Stanford Synchrotron Radiation Lightsource (SSRL)
Scientists are using plasma to create electronic sensors that will track the health of astronauts.
The goal: Develop high-tech coatings that make the detector’s mirrors less “noisy”.
The results are an important step in designing these solid-state devices for computer memories that would operate much faster, last longer and use less energy than today’s flash memory.
The lab’s signature particle highway prepares to enter another era of transformative science as the home of the LCLS-II X-ray laser.
The Macromolecular Structure Knowledge Center can help researchers who lack equipment for testing hundreds of different crystallization conditions or expertise in working with challenging molecules.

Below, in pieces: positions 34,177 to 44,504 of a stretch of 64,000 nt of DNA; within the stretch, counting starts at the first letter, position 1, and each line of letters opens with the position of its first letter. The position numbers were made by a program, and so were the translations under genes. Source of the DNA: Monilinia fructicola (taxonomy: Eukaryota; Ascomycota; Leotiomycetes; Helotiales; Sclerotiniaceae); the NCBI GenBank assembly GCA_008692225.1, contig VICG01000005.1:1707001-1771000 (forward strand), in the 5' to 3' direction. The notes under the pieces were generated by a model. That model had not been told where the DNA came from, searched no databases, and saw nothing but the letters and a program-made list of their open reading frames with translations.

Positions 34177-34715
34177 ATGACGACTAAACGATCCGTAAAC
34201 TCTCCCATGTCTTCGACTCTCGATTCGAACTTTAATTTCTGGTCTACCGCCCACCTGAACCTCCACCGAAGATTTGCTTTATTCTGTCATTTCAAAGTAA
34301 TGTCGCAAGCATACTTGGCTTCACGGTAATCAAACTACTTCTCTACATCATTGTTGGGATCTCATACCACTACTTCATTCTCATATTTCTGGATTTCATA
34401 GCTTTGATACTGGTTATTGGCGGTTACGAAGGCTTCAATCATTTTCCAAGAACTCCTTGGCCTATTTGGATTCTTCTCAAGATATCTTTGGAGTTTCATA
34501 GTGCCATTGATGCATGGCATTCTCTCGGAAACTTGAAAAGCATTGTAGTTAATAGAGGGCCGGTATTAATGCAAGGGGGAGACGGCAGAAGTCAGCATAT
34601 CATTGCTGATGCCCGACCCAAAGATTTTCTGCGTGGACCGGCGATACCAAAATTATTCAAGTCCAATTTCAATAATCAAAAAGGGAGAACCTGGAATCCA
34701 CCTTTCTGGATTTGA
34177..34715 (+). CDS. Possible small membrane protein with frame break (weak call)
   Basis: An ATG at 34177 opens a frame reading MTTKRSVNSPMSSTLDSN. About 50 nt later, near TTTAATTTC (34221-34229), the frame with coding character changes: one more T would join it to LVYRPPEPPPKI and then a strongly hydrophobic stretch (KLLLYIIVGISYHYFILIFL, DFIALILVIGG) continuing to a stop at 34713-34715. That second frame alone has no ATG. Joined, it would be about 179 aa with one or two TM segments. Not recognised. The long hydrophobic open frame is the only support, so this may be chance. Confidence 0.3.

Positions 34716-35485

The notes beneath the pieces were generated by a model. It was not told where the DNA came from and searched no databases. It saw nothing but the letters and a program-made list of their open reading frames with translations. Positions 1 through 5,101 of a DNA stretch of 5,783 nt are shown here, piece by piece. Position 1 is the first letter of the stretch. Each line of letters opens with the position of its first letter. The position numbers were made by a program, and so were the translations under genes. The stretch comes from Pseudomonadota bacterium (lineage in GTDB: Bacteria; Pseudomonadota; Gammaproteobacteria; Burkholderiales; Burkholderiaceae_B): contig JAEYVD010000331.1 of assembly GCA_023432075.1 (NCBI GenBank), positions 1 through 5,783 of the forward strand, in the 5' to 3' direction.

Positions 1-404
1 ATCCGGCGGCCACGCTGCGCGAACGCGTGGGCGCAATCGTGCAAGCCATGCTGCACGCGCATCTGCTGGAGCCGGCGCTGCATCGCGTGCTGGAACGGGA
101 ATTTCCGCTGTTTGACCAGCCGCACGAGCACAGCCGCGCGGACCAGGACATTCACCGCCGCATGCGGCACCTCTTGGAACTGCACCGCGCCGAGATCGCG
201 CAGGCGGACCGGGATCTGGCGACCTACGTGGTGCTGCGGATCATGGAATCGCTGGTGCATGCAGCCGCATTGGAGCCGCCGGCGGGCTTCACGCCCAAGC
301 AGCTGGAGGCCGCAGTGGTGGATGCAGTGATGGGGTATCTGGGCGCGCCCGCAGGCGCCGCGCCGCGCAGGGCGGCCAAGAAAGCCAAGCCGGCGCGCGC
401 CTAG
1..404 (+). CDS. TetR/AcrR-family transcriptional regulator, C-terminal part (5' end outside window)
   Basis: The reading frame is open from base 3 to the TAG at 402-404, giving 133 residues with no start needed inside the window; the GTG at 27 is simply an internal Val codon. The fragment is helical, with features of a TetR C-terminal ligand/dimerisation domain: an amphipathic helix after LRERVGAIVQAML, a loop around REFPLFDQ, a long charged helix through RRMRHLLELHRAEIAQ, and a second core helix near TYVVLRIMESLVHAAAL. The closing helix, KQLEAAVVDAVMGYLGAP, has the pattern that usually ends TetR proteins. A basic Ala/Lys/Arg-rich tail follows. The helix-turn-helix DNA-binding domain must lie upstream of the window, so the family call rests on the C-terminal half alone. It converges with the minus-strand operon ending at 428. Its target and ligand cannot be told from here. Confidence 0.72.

Laser light exposes the properties of materials used in batteries and electronics.
New insights into how bacteria interact with host cells could help fight off harmful microbes.
Scientists have used X-rays to observe exactly how silver electrical contacts form during manufacturing of solar modules.
Scientists have determined in atomic detail how a potential drug molecule fits into and blocks a channel in cell membranes that Ebola and related “filoviruses” need to infect victims’ cells.
Contributions to LIGO have come from many Stanford teams, including SLAC, Applied Physics, Mechanical Engineering, Aeronautics and Astronautics and the School of Earth, Energy and Environmental Sciences.